- Two mechanical engineers at North Carolina State University propose a radical theory that suggests fragments of energy, rather than particles or waves, are the fundamental building blocks of the universe.
- They envision energy as flowing through space and time in the form of lines that don’t intersect, forming the basis of their theory.
- The historical journey of understanding matter from Aristotle’s elements to particles and waves is highlighted, emphasizing the interconnectedness of particles and waves in the early 20th century.
- The engineers introduce the concept of a “fragment of energy,” a building block that combines the characteristics of particles and waves, suggesting a new way to understand the universe.
- They develop equations based on their theory and apply it to two problems solved by Einstein’s theory of general relativity, successfully replicating the outcomes.
Embracing a paradigm shift, two mechanical engineers from North Carolina State University, Larry Silverberg and Jeffrey Eischen, have introduced a groundbreaking theory that challenges our conventional understanding of the universe.
Instead of viewing the fundamental components of the cosmos as particles or waves, they propose that fragments of energy, akin to lines of flowing energy, serve as the building blocks of the universe.
Central to their theory is the concept that energy is perpetually in motion, flowing through the dimensions of space and time. These lines of energy neither intersect nor possess a distinct starting or ending point.
The engineers sought to establish a single, all-encompassing building block for this continuous flow of energy, envisioning it as a fundamental element for predicting the universe’s behavior at both cosmic and microscopic scales.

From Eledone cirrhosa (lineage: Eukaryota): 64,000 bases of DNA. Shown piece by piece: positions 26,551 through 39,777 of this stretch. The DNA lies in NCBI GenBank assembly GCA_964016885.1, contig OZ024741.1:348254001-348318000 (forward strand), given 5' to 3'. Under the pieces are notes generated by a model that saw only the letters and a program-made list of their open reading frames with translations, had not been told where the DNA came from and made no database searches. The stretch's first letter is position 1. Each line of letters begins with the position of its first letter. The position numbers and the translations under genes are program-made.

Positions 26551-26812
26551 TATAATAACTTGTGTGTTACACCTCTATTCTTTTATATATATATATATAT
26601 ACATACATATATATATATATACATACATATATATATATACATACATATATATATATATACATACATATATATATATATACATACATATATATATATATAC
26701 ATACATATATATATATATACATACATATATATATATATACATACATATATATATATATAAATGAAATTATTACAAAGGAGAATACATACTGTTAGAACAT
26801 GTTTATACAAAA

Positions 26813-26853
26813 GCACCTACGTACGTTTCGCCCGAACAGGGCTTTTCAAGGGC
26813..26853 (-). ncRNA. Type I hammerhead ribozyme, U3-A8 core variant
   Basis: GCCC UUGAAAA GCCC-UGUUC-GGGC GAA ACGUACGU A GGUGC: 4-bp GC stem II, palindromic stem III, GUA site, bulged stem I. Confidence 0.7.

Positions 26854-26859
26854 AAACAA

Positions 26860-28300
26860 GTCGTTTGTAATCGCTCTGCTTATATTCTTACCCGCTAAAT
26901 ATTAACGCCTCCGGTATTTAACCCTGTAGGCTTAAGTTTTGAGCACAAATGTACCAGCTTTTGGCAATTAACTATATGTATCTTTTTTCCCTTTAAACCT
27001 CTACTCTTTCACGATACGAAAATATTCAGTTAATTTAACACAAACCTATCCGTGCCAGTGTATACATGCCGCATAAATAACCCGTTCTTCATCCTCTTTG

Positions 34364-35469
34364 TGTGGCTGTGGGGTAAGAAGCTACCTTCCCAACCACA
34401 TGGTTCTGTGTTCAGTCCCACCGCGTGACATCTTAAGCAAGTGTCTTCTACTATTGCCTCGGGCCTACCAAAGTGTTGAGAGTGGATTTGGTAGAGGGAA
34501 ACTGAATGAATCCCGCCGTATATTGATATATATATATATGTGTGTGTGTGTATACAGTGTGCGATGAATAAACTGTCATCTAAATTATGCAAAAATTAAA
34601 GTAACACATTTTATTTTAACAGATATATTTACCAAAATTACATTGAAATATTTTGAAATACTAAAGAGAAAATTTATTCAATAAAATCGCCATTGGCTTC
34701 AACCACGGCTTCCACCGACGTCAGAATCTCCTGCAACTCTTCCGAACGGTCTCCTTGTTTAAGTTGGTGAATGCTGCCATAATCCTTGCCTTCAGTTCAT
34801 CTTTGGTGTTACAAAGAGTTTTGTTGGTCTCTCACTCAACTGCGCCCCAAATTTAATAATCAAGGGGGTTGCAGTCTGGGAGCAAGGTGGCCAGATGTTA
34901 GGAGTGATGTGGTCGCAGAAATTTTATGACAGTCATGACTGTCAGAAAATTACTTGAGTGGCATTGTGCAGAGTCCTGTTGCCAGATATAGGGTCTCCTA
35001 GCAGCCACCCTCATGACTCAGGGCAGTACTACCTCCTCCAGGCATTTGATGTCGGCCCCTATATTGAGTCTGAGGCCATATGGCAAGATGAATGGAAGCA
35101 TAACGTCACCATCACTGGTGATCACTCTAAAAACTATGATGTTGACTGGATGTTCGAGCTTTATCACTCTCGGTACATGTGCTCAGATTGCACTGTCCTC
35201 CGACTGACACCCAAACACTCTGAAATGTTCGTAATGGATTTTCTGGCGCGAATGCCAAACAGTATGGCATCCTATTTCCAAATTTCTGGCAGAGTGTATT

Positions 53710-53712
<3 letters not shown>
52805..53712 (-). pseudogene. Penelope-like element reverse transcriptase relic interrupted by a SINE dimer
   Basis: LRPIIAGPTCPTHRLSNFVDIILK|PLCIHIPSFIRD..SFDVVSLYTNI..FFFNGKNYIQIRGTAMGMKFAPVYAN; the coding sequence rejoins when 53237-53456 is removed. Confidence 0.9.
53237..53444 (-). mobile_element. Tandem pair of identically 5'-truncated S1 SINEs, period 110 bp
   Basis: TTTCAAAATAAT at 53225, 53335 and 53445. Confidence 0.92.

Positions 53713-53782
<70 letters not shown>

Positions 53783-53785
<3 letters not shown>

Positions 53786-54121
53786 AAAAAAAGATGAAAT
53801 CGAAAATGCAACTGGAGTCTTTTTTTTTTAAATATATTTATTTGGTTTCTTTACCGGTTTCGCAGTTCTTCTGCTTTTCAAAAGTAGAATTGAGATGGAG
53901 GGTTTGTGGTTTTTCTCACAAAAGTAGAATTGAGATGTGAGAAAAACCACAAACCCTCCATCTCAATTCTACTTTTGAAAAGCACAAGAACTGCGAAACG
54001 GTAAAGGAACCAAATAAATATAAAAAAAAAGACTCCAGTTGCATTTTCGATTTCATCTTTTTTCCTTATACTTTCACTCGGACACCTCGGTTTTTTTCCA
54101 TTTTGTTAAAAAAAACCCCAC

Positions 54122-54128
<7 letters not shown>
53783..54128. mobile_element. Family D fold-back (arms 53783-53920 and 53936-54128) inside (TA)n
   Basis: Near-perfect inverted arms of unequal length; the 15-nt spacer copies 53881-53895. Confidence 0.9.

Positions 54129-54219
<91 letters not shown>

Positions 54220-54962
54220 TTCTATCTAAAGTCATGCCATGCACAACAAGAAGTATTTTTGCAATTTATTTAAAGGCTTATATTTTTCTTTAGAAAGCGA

This shift in perspective brings to mind the historical journey of understanding matter. Aristotle’s ancient theory posited that the universe was composed of five elements: earth, water, air, fire, and the celestial aether. This concept endured for over two millennia and hampered countless alchemists in their quest to transform earthly materials into gold.
However, the 17th-century alchemist Robert Boyle, often hailed as the “father” of modern chemistry, revolutionized this belief by proposing that all matter consisted of particles. This idea spurred a transformative era in science, culminating in Sir Isaac Newton’s formulation of classical mechanics.
The reigning theory for 150 years, particles and waves served as the bedrock of matter. Particles were regarded as the individual building blocks, representing matter concentrated at a single point in space. Waves, on the other hand, acted as the energetic mortar binding these particles, dissipating throughout space.
Nevertheless, the early 20th century revealed a surprising twist. The famous double-slit experiment demonstrated that the distinction between particles and waves was not as clear-cut as previously assumed. Particles occasionally exhibited wave-like behavior, and even light, typically perceived as waves, could at times behave like particles.
Simultaneously, Albert Einstein was formulating his theory of general relativity, linking the curvature of space and time to the force of gravity. Despite these groundbreaking discoveries, the precise connections between particles, waves, and general relativity remained enigmatic.
Silverberg and Eischen’s innovative approach introduces a novel building block that fuses the characteristics of both particles and waves: the “fragment of energy.” This fragment resembles the stars in a distant galaxy – from a distance, it appears as a radiant glow spreading outward, but upon closer examination, individual components become discernible. Similarly, the fragment of energy concentrates and flows outward, departing from a central point.
Armed with this new building block, the engineers formulated a set of equations for solving physics problems and tested their theory against two problems originally addressed by Einstein over a century ago.
By modeling the sun as a massive fragment of energy and Mercury as a smaller fragment orbiting it, they successfully solved the issue of Mercury’s orbital shift caused by the sun’s gravitational pull. In the second problem concerning the bending of light as it traverses warped space and time near the sun, their approach mirrored Einstein’s predictions.
While their theory may not entirely redefine physics like Maxwell’s introduction of electromagnetic waves or Einstein’s general relativity, it promises a more intuitive comprehension of the wave-particle duality of matter. It presents a fresh perspective on understanding the universe, leaving room for exciting possibilities in the field of theoretical physics.